Memory loss is unusual forgetfulness. You may not be able to remember new events, recall one or more memories of the past, or both.
The memory loss may be for a short time and then resolve (transient). Or, it may not go away, and, depending on the cause, it can get worse over time.
In severe cases, such memory impairment may interfere with daily living activities.
Forgetfulness; Amnesia; Impaired memory; Loss of memory; Amnestic syndrome; Dementia - memory loss; Mild cognitive impairment - memory loss
Normal aging can cause some forgetfulness. It is normal to have some trouble learning new material or needing more time to remember it. But normal aging does not lead to dramatic memory loss. Such memory loss is due to other diseases.
Memory loss can be caused by many things. To determine a cause, your health care provider will ask if the problem came on suddenly or slowly.
Many areas of the brain help you create and retrieve memories. A problem in any of these areas can lead to memory loss.
Memory loss may result from a new injury to the brain, which is caused by or is present after:
Sometimes, memory loss occurs with mental health problems, such as:
Memory loss may be a sign of dementia. Dementia also affects thinking, language, judgment, and behavior. Common types of dementia associated with memory loss are:
- Alzheimer disease
- Vascular dementia
- Lewy body dementia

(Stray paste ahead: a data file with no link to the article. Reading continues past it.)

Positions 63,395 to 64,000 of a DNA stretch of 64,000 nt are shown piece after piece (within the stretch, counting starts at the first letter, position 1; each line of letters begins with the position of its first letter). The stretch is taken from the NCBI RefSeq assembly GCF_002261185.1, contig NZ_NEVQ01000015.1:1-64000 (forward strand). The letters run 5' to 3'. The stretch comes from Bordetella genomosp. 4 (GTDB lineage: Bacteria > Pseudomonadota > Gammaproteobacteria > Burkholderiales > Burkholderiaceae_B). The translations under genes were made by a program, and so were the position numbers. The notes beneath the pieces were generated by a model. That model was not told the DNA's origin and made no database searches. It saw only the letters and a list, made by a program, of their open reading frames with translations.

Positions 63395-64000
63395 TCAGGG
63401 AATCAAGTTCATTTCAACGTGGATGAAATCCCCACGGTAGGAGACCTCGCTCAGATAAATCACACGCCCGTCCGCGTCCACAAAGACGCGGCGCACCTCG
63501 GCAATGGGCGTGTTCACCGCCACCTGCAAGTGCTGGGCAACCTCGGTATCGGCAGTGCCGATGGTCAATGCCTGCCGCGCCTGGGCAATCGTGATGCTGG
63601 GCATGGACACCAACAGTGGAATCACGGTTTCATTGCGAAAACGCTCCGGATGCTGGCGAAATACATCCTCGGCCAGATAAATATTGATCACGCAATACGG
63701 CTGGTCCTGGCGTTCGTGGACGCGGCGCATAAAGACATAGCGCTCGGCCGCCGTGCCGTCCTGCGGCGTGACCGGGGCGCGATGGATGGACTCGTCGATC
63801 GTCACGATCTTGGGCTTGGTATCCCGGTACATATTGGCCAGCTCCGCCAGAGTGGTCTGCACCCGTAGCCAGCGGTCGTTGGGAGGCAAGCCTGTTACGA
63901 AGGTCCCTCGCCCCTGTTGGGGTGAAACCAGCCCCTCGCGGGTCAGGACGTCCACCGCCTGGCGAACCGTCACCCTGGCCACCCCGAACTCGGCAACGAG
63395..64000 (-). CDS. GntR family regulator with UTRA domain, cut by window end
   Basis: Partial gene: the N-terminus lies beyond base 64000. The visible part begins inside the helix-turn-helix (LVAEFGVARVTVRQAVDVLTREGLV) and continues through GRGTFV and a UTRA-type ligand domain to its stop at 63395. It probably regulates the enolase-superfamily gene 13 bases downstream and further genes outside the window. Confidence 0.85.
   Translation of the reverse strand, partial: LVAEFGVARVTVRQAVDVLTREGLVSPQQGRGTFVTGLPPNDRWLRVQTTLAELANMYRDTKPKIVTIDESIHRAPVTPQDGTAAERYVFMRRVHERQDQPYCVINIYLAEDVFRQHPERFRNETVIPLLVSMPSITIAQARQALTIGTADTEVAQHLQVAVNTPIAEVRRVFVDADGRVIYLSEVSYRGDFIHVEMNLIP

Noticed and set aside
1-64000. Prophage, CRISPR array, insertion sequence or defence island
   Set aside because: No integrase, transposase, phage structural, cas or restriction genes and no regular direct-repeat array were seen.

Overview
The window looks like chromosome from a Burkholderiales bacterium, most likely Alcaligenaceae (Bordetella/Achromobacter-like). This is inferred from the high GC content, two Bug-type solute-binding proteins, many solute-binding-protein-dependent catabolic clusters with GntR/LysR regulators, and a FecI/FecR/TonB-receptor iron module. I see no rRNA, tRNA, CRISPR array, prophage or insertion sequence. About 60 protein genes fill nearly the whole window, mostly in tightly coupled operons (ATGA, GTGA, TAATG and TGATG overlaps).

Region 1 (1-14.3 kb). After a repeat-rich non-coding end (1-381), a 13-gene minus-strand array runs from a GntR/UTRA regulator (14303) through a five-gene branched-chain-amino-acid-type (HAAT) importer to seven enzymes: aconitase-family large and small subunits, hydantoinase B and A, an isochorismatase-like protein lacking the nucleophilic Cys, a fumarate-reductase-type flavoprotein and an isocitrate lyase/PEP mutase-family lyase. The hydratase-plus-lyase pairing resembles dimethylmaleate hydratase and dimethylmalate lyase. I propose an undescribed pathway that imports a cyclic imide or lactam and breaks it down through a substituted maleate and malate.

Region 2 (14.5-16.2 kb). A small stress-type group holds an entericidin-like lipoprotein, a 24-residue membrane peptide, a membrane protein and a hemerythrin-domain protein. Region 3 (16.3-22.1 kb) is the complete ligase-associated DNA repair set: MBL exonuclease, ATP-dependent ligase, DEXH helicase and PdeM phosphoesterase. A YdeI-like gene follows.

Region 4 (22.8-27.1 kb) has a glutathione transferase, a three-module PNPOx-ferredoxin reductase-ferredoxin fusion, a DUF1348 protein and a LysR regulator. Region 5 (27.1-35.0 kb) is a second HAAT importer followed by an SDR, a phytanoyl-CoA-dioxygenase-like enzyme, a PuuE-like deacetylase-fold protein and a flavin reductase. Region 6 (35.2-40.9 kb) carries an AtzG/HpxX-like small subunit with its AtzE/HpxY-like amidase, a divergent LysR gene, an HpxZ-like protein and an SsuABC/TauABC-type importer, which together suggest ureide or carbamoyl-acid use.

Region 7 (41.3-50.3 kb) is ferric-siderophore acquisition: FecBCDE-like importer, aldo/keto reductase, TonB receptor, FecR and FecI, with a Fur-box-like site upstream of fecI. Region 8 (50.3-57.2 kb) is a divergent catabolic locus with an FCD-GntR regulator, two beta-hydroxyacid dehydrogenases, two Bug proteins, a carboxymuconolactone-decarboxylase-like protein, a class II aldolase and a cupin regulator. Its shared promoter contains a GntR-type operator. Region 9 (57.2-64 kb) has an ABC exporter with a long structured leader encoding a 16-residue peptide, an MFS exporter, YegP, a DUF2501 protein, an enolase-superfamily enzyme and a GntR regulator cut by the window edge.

- Fronto-temporal dementia
- Progressive supranuclear palsy
- Normal pressure hydrocephalus
- Creutzfeldt-Jakob disease
Other causes of memory loss include:
- Alcohol or use of prescription or illegal drugs
- Brain infections such as Lyme disease, syphilis, or HIV/AIDS
- Overuse of medicines, such as barbiturates or (hypnotics)
- ECT (electroconvulsive therapy) (most often short-term memory loss)
- Epilepsy that is not well controlled
- Illness that results in the loss of, or damage to brain tissue or nerve cells, such as Parkinson disease, Huntington disease, or multiple sclerosis
- Low levels of important nutrients or vitamins, such as low vitamin B1 or B12
A person with memory loss needs a lot of support.
- It helps to show the person familiar objects, music, or and photos or play familiar music.
- Write down when the person should take any medicine or do other important tasks. It is important to write it down.
- If a person needs help with everyday tasks, or if safety or nutrition is a concern, you may want to consider extended-care facilities, such as a nursing home.
What to Expect at Your Office Visit
The provider will perform a physical exam and ask about the person's medical history and symptoms. This will usually include asking questions of family members and friends. For this reason, they may be interviewed in-person or by phone.
Medical history questions may include:
- Type of memory loss, such as short-term or long-term
- Time pattern, such as how long the memory loss has lasted or whether it comes and goes
- Things that triggered memory loss, such as head injury or surgery
Tests that may be done include:
Treatment depends on the cause of memory loss. Your provider can tell you more.
Kirshner HS, Gifford KA. Intellectual and memory impairments. In: Jankovic J, Mazziotta JC, Pomeroy SL, Newman NJ, eds. Bradley and Daroff's Neurology in Clinical Practice. 8th ed. Philadelphia, PA: Elsevier; 2022:chap 7.
Oyebode F. Disturbance of memory. In: Oyebode F, ed. Sims' Symptoms in the Mind: Textbook of Descriptive Psychopathology. 6th ed. Philadelphia, PA: Elsevier; 2018:chap 5.